Suicidal loss

Posted on October 23rd, 2012

One of the hardest losses to reconcile is when our loved one completes the act of suicide. Survivors experience the same intensity of "psyche-ache" as the person who died. Survivors may experience sheer terror themselves, almost to the point of feeling insane. Survivors must make the decision to live. Once they make this self pledge, they can move forward. From this point on everything becomes a first. The first day of waking up after the loss, the first shower, the first everything. Survivors must reinvent themselves completely after such a grievous loss.

Grief is a natural state after a loved one dies. In suicide, it is as if our loved one has been ripped away from us without warning, reason or cause. We are never, and can never prepare for such a death. The closer our relationship to the deceased the more painful our grief. Everyone grieves on their own schedule. For some it may take a year, for others two or three. No one else can predict the length of this journey for us. It is always relative.

Special occasions like the anniversary of the death, holidays, birthdays are times survivors need to plan for. Doings something nurturing for oneself is important--take the day off, get a message, go to a museum or fishing. Do something to honor the person while at the same time taking care of yourself. It is a good idea to make a change in your traditions around Christmas, Hannaka,vacation times, etc. They will never be the same anyway without your loved one in them and trying to do the same sorts of things as before the death will make one's pain all the deeper.

People who have lost loved ones to suicide suffer in different ways than to other causes. There may be a sense of shame involved as if something could have been done to prevent the suicide, that it should have been foreseen. However, little can be done to prevent such an act once it has been decided upon. The suicidal person is a master of deception and secrets. Often right before the event everyone around them will feel as if everything has made a turn for the better. It appears this way because the suicidal person has made the decision to die and this gives them peace of mind--misread as healthy, behavior. We cannot watch people 24/7. We are powerless against a determined, troubled soul who can only think of one solution to their misery-- death. Still, survivors always blame themselves in the beginning. Much of the work of recovery is seeing through this falsehood.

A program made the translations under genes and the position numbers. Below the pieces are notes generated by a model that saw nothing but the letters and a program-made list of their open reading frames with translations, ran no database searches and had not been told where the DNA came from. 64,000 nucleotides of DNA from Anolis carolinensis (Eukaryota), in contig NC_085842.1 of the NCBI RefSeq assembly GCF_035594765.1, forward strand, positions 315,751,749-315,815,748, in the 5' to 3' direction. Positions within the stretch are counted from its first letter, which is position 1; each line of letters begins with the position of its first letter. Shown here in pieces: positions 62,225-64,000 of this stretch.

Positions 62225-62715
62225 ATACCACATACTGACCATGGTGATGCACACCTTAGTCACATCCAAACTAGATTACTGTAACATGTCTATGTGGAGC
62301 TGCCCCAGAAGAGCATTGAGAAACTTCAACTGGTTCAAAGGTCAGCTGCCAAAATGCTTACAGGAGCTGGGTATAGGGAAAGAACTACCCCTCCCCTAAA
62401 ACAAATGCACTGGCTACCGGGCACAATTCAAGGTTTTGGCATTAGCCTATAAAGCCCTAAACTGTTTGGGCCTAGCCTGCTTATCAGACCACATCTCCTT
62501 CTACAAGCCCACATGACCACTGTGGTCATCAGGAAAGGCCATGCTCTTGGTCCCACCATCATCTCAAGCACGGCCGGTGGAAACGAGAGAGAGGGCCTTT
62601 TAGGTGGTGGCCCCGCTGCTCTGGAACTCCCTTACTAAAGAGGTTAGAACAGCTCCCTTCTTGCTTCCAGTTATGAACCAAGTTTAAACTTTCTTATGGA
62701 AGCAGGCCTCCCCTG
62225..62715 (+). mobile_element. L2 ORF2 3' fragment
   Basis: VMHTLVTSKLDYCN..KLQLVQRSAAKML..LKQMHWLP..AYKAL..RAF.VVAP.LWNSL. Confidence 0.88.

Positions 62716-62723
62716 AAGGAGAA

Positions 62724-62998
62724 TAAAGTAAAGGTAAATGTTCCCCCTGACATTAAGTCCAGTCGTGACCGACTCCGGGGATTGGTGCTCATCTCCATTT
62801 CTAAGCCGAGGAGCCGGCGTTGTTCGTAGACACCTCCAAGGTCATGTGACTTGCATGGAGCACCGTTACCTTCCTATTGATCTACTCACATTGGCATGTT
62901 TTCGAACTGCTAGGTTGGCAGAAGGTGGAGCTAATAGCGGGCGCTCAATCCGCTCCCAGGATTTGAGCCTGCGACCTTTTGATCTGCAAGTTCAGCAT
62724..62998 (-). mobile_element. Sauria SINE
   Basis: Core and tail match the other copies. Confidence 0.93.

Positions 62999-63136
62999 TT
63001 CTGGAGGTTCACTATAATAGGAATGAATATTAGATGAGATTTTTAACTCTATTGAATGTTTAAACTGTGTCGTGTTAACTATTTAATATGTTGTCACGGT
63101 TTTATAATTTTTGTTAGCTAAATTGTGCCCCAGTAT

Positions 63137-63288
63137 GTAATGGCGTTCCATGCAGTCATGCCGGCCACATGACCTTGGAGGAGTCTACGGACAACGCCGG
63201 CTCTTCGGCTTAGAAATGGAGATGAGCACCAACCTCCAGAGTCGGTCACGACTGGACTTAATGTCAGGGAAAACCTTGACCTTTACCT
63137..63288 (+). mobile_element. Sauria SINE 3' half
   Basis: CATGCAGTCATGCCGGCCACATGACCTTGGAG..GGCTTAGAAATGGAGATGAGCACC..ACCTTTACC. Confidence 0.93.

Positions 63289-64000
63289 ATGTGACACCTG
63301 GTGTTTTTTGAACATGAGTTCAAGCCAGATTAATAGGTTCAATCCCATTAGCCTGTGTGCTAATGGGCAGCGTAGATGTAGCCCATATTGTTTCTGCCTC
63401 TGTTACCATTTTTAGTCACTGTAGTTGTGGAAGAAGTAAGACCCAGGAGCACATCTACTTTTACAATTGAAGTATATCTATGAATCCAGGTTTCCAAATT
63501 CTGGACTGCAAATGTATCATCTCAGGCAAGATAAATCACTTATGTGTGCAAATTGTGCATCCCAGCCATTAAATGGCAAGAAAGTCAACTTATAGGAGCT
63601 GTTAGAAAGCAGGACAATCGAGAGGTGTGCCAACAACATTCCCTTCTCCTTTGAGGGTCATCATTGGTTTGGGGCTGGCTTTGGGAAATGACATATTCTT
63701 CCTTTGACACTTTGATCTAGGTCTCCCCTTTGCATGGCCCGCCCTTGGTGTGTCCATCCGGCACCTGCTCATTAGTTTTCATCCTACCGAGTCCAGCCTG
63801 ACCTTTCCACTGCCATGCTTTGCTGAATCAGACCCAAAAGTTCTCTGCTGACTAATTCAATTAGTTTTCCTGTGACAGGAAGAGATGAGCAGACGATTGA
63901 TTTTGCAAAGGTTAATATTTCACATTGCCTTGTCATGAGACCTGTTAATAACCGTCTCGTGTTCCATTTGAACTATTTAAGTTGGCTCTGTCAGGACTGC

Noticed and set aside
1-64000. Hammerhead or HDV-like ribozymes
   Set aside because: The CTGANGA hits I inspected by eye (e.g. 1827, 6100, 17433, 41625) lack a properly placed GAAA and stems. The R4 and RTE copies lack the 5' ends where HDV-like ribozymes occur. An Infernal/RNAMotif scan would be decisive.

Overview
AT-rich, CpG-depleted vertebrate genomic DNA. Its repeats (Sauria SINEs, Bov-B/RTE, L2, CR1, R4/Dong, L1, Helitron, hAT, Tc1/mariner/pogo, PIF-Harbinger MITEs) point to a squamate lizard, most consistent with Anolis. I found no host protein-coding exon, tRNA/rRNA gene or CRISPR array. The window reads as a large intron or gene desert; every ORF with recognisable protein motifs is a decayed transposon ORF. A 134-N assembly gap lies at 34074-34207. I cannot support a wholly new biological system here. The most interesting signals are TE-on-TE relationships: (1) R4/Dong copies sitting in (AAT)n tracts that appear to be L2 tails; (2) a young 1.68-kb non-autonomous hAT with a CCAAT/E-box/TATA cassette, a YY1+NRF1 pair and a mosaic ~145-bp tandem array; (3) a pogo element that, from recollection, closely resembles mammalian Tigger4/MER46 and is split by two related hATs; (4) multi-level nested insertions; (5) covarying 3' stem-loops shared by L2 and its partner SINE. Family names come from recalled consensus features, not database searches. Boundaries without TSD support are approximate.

Hope and recovery is available with the support of friends, family and often a grief counselor. Of primary importance is education in understanding the suicidal mind. Once survivors recognize their powerlessness against such devastating emotions as experienced by the suicidal person, they can begin to heal. In most cases a new sense of purpose and meaning emerges in the life of survivors. Their life and careers awaken to dramatic alteration.
Some people go back to school and begin entirely different careers. Some become advocates, while others alter their worldview and live lives richer in content and enjoyment recognizing the fragility of existence. Taking life a day at a time and reveling in the preciousness of the time we still have with family and friends is a true gift our departed loved often leaves us.

REFERENCES: No Time to Say Goodbye, Carla Fine
Dying to be Free, Beverly Cobain & Jean Larch

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